• MSSP = managed security services provider (aka "SOC-as-a-service")
  • R&R = roles & responsibilities
  • Targeted = response to high threats (APT, hacktivist, targeted e-crime)
  • Commodity = response to commodity, low, or non-targeted/opportunistic threats
  • RCA = root cause analysis
  • SDLC = software development life cycle
  • DLP = data loss prevention

Of the four core competencies, I'd argue that Intel is the easiest to achieve Level 5 - Adaptive status as some of this domain is still greenfield. Granted, that still doesn't mean it's easy. Next easiest would be IR as this is the only competency completely within your control - how you respond to a threat depends on your own risk tolerance and strategy. More difficult to achieve Level 5 status would be Detect - finding all threat activity known in our industry plus finding some of the unknown is a tall order. Finally, most difficult to achieve top maturity is Prevent. Detecting unknowns is one thing; preventing them takes it to an entirely different level.

More holistically, Figure 2 captures what an infosec organization may look and feel like at each maturity stage.

Figure 2

I estimate that there are virtually no organizations fully representative of Level 5 - Adaptive maturity. Or, at the least, it is extremely rare. To reach this level, maturity growth up the other levels is arguably sequential and cumulative. It's like math - you start with a solid foundation and then increasingly add abstractions and complexity. Additionally, I strongly believe to reach Level 5, and stay at Level 5, you must have very developed thought leadership and people leadership. Level 5 is less of a destination as it is an ideal of continual evolution and innovation after reaching the bleeding edge. I gather that most "mature" (from a surface, reputational, or anecdotal perspective) infosec programs out there are somewhere around Level 3 - Organized and possibly breaking into Level 4 - Optimized space, perhaps with just one or two core competencies.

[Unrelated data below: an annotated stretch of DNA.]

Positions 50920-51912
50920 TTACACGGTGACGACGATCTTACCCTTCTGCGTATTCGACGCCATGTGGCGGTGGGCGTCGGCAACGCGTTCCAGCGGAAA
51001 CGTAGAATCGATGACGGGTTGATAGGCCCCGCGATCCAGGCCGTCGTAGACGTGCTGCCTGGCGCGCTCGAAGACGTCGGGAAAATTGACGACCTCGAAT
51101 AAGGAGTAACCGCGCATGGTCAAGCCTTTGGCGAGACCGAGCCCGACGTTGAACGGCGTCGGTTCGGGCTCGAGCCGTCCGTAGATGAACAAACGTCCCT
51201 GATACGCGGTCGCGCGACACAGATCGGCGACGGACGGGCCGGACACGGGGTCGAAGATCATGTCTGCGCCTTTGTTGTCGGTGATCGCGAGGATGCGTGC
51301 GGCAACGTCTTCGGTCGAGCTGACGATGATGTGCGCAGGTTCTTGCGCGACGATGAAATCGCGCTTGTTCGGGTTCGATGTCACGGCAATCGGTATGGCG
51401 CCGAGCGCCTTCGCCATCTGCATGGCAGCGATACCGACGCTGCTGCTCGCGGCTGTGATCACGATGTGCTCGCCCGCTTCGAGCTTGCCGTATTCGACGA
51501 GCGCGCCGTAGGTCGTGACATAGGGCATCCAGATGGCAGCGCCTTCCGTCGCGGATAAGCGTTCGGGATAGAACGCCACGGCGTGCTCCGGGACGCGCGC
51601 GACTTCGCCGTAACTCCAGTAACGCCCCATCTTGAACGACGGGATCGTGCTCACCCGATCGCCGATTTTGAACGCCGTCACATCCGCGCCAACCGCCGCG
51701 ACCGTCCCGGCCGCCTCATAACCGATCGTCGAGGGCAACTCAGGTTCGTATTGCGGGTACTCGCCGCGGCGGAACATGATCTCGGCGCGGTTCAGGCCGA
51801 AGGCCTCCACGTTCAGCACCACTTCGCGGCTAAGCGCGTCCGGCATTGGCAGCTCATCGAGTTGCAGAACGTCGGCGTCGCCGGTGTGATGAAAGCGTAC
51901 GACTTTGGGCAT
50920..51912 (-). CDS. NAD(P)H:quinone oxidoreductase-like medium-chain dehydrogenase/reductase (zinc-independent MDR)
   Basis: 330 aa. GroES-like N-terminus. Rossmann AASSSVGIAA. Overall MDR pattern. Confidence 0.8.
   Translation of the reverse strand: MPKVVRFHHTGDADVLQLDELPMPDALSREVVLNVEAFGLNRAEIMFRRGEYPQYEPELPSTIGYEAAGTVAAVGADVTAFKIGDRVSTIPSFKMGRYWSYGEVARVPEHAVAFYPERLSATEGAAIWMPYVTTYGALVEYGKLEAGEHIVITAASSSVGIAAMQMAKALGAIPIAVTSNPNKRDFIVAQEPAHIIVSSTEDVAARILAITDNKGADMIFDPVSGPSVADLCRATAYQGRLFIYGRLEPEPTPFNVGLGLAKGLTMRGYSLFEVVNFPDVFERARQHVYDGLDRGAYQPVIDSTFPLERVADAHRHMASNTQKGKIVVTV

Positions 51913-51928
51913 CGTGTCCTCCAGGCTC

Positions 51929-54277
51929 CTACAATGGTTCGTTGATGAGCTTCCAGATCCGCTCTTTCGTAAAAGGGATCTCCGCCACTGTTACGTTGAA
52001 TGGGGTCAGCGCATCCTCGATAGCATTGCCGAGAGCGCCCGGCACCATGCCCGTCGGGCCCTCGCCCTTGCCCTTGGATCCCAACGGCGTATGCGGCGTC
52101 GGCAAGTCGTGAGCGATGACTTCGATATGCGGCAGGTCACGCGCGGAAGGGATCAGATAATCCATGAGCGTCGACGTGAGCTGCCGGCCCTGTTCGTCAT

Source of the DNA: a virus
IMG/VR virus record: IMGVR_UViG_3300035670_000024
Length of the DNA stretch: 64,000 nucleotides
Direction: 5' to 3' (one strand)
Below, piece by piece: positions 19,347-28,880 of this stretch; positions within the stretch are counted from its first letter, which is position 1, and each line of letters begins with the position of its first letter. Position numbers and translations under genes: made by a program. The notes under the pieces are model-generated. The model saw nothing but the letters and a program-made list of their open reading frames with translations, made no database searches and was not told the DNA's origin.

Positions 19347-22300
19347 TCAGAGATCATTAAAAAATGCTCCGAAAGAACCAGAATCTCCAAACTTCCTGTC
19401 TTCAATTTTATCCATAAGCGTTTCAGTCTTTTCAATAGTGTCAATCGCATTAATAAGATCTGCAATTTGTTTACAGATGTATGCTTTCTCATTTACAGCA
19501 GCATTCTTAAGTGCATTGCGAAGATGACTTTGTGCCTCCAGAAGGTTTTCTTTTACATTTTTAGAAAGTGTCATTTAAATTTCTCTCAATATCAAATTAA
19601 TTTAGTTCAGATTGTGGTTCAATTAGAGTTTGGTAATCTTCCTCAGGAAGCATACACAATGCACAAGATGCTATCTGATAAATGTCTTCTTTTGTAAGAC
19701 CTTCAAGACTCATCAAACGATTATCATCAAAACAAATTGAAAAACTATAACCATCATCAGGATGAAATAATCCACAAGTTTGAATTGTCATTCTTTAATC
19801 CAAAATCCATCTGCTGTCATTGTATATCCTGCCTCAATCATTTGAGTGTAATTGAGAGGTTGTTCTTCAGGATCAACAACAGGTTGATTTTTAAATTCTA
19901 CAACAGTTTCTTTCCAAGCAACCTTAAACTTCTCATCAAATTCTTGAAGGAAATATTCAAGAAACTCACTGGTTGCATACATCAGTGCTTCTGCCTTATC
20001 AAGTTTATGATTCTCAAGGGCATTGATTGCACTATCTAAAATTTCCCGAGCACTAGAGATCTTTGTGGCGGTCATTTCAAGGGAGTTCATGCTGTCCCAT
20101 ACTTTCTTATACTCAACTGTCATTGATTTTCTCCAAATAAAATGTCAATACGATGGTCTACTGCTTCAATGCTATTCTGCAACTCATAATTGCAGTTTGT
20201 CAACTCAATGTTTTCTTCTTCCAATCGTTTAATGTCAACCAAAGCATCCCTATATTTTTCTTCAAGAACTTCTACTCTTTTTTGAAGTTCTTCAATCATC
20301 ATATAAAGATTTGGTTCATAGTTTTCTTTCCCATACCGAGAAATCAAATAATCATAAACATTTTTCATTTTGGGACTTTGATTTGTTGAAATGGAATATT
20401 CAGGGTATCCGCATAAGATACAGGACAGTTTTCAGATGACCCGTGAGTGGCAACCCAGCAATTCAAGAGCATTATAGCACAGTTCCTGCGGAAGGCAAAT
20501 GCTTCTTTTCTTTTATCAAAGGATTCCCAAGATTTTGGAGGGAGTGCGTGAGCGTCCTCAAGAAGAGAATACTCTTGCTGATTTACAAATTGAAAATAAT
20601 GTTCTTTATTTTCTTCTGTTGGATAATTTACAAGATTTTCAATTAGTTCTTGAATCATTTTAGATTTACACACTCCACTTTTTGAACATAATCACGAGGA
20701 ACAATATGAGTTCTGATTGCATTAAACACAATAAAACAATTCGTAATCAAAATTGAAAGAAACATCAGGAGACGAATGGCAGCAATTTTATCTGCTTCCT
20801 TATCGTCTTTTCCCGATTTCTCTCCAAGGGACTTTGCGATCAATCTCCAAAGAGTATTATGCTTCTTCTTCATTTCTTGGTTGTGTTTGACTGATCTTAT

I mentioned earlier my desire to create the four core competencies due to their real effect on security posture. To visualize what that effect is, Figure 3 attempts to reveal what the total threat presence on your network looks like as you mature up the CMM. "TTPs" = tactics, techniques, and procedures of an attacker.

Figure 3

The presence of the threat on your network should change as your infosec organization matures. Understanding how it changes over time represents maturity in threat knowledge, anticipation, and risk perspective. The Level 5 effects on the threat should be an ongoing and tightening spiral of improving cyber security TTPs that result in attackers modifying their TTPs.

I presented this model to my leadership at the time, and I do believe it considerably helped articulate strategy, especially in the realm of Detect, which I will write on in a future blog. I hope you find it just as helpful.

Written by
Kris Merritt